Healthcare reform is speeding up mergers and acquisitions and only the most profitable may succeed
December 8, 2010 -- Americans are painfully aware of the irony of the Affordable Care Act.
New England Journal of Medicine authors assure us this landmark bill will usher in extensive changes through “creative destruction
” of America’s fragmented healthcare system. Imagine the mythical phoenix arising from flames. Out of the ashes of destruction, Accountable Care Organizations (ACO) will build patient-centered medical homes
“because that's where we're going to get the care coordination, cost savings and quality of care that we're all interested in."
The vast majority of healthcare leaders
agree that mergers and consolidations of hospitals and medical practices will escalate with healthcare reforms. Only one in four of these leaders believe that they’ll have increased capital to do so.
Physicians, already besieged by the work of caring for patients, have been unloading their businesses over the past five years
to hospitals to eliminate the financial tolls of billing and technology. Thus, large multi-specialty medical groups are unlikely to be the predominant architects of ACOs. Larger health systems “can get a good hospital for pennies on the dollar and possibly turn it around quickly,” comments Paul M. Doelling, a director of specialty clinics.
Charles N. Kahn III is president of the Federation of American Hospitals
. As a lobbyist for investor-owned or managed community hospitals and health systems, he believes consumer protection laws will create barriers for ACOs
and suggests, “To provide a fertile field to develop truly innovative, coordinated-care models, the fraud and abuse laws should be waived altogether.” That’s one way to beef up profits.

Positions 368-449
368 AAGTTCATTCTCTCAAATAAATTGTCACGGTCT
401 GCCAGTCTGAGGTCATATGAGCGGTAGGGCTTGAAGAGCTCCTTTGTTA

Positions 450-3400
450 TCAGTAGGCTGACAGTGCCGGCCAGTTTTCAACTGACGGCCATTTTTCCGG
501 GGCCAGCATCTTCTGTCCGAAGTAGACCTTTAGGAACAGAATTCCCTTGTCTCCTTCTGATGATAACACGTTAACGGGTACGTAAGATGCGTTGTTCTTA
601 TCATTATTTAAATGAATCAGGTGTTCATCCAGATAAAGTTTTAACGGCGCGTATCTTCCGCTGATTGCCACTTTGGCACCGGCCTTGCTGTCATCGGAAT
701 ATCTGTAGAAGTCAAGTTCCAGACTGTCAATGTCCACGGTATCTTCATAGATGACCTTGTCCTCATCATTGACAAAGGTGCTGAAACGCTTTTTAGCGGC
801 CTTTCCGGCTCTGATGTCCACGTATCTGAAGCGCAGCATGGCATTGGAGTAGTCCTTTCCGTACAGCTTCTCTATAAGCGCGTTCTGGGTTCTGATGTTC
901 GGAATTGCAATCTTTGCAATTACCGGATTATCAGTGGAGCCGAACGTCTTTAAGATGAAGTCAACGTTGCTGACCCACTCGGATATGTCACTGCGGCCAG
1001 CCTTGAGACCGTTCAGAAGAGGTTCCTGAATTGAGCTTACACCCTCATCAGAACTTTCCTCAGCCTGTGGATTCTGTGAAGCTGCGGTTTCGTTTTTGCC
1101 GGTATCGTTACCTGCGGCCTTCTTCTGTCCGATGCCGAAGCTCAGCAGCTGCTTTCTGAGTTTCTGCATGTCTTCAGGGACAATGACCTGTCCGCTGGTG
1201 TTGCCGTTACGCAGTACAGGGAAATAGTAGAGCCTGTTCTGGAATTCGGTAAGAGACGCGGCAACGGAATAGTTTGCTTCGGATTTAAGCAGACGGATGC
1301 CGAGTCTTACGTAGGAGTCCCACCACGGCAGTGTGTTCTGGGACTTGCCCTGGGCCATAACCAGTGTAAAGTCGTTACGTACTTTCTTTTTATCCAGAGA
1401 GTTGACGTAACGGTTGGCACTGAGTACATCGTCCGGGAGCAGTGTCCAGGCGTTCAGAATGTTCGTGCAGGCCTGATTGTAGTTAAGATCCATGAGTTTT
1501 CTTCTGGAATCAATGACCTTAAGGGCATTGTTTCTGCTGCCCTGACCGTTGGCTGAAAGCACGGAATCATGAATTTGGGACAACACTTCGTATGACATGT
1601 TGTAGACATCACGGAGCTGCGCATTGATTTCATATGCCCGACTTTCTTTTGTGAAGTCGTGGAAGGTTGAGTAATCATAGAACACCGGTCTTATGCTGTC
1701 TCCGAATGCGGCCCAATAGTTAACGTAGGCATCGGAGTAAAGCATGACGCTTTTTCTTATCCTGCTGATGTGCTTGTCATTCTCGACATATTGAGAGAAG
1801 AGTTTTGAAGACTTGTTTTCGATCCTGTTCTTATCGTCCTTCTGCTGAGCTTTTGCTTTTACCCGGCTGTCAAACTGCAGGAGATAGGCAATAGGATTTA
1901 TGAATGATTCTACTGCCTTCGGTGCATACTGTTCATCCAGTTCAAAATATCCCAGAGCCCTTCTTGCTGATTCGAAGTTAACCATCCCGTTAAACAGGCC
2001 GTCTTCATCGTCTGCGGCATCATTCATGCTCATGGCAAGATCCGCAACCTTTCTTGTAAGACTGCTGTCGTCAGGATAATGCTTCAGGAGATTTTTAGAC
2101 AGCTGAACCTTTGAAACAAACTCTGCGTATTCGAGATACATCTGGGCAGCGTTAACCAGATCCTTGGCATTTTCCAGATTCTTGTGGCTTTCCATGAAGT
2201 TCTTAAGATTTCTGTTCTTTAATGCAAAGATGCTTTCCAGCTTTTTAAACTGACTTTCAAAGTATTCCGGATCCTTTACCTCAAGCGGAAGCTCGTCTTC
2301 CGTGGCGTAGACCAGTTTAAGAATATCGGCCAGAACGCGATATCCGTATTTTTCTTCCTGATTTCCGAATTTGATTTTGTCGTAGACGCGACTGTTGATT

“The big guys get bigger
,” says Chris Jedrey, a partner at the law firm representing Caritas Christi Health Care, after its recent $830 million acquisition by private equity firm Cerebrus Capital Management. This financially troubled, non-profit, integrated system was 2nd
largest health care system in New England.
Jedrey acknowledges that healthcare reform is speeding up mergers and acquisitions to get at the cost question. He says that America rejected single-payer as “politically unacceptable,” so the only remaining strategy is “shifting a lot of the costs of care risk to providers.” Providers must calculate how much financial reserves they need to bear the risk to bear the costs of information technology and other infrastructure.
“Politically unacceptable” policy takes us down the road most traveled. Consequently, Oregon’s insurance companies hoard their nuts for a cold winter while more Oregonians are uninsured. Risky financial markets create slippery slopes that will rise far faster than Accountable Care Organizations can level them.
Is creative destruction just a euphemism for disaster capitalism
? Without a single-payer, will we foreclose on patient-centered medical homes before they’re even inhabited?
Postscript: Today (December 10th) Tenet Healthcare, a privately owned hospital chain in 14 states, rejected an unsolicited a multi-billion dollar bid by Community Health. This merger would have created the largest hospital chain in America, exceeding privately owned Hospital Corporation of America. As noted in the Wall Street Journal, pressures to consolidate will be particularly true of smaller hospital systems that are struggling to keep afloat with increasing charitable care.
Dr. Kris Alman retired from healthcare to become a citizen activist for a healthier democracy. She advocates for fair taxation to invest in our common goods--prioritizing education, renewable energy, campaign finance and healthcare policies and laws.
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